SQL> insert into t72 values (1,1,1)
  2  /

1 row created.

SQL> commit;

Commit complete.

SQL>

So why isn't this the canonical solution. Well it leads to a slightly wacky data model which can create havoc with hierarchical queries once we add a few more users.

SQL> select lpad(' ', level-1)|| u.userid as userid
  2          , u.name
  3          , u.editor
  4  from t72 u
  5  connect by
  6     prior userid = editor
  7  start with userid=1
  8  /
ERROR:
ORA-01436: CONNECT BY loop in user data



no rows selected

SQL> 

Basically the database doesn't like USERID being its own editor. However, there is a workaround, which is the NOCYCLE keyword (introduced with 10g). This tells the database to ignore circular references in the hierarchy:

SQL> select lpad(' ', level-1)|| u.userid as userid
  2          , u.name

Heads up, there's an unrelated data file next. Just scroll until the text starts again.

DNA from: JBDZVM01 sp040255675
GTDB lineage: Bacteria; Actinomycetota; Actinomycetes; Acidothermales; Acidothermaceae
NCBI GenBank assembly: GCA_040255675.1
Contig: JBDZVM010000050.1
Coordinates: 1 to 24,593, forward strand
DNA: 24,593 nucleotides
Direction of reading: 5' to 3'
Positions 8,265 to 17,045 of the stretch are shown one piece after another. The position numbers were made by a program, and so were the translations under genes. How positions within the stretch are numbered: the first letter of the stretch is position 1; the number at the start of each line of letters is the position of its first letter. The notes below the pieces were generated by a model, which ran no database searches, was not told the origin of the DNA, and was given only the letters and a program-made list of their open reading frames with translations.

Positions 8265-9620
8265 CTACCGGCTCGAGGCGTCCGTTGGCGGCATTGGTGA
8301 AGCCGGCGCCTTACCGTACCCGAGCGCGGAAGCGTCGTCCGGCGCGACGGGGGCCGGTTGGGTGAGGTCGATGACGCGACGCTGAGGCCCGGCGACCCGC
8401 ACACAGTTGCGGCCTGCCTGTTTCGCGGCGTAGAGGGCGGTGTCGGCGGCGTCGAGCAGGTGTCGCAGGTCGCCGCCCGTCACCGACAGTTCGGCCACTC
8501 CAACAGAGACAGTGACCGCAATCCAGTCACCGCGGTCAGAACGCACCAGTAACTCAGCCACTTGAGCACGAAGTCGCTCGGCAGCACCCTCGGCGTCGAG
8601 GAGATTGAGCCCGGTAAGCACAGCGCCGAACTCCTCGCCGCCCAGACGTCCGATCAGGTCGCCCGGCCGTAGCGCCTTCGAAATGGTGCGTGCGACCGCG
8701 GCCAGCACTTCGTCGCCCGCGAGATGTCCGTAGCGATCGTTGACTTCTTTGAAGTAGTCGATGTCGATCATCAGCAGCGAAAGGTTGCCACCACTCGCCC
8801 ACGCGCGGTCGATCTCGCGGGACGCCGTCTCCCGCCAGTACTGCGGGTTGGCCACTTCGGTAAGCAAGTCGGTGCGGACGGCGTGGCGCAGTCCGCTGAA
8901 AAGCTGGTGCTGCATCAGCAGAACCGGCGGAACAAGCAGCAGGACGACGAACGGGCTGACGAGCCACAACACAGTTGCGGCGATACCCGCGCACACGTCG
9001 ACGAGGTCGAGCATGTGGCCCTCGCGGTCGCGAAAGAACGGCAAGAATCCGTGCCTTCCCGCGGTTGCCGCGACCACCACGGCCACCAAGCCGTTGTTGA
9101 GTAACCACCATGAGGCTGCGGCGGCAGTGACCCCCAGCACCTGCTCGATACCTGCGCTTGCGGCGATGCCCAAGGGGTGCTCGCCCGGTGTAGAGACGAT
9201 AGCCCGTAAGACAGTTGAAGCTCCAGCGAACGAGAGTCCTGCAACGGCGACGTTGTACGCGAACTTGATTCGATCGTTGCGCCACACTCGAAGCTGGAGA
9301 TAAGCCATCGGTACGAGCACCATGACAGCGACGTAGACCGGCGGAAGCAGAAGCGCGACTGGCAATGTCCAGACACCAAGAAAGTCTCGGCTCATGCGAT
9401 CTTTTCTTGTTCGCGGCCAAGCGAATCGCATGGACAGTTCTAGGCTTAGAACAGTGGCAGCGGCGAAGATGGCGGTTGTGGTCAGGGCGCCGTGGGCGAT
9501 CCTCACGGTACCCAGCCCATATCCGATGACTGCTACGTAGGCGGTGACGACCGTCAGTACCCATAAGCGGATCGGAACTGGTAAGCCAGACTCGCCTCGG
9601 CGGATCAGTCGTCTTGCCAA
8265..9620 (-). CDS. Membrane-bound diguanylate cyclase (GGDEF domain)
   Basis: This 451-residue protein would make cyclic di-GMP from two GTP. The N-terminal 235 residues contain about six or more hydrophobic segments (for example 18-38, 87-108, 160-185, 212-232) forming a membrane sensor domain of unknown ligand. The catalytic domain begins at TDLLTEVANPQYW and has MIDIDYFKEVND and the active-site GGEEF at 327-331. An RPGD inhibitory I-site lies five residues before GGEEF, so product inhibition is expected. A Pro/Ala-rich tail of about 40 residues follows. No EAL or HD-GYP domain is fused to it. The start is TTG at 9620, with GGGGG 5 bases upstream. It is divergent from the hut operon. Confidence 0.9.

3          , u.editor
  4  from t72 u
  5  connect by nocycle
  6     prior userid = editor
  7  start with userid=1
  8  /

USERID     NAME           EDITOR
---------- ---------- ----------
1          ONE                 1
 2         TWO                 1
  3        THREE               2
  4        FOUR                2
  5        FIVE                2
  6        SIX                 2
   7       SEVEN               6

7 rows selected.

SQL>

Here it doesn't matter because the data is still correctly hierarchical. But what happens if we do this:

SQL> update t72 set editor = 7
  2  where userid = 1
  3  /

1 row updated.

SQL>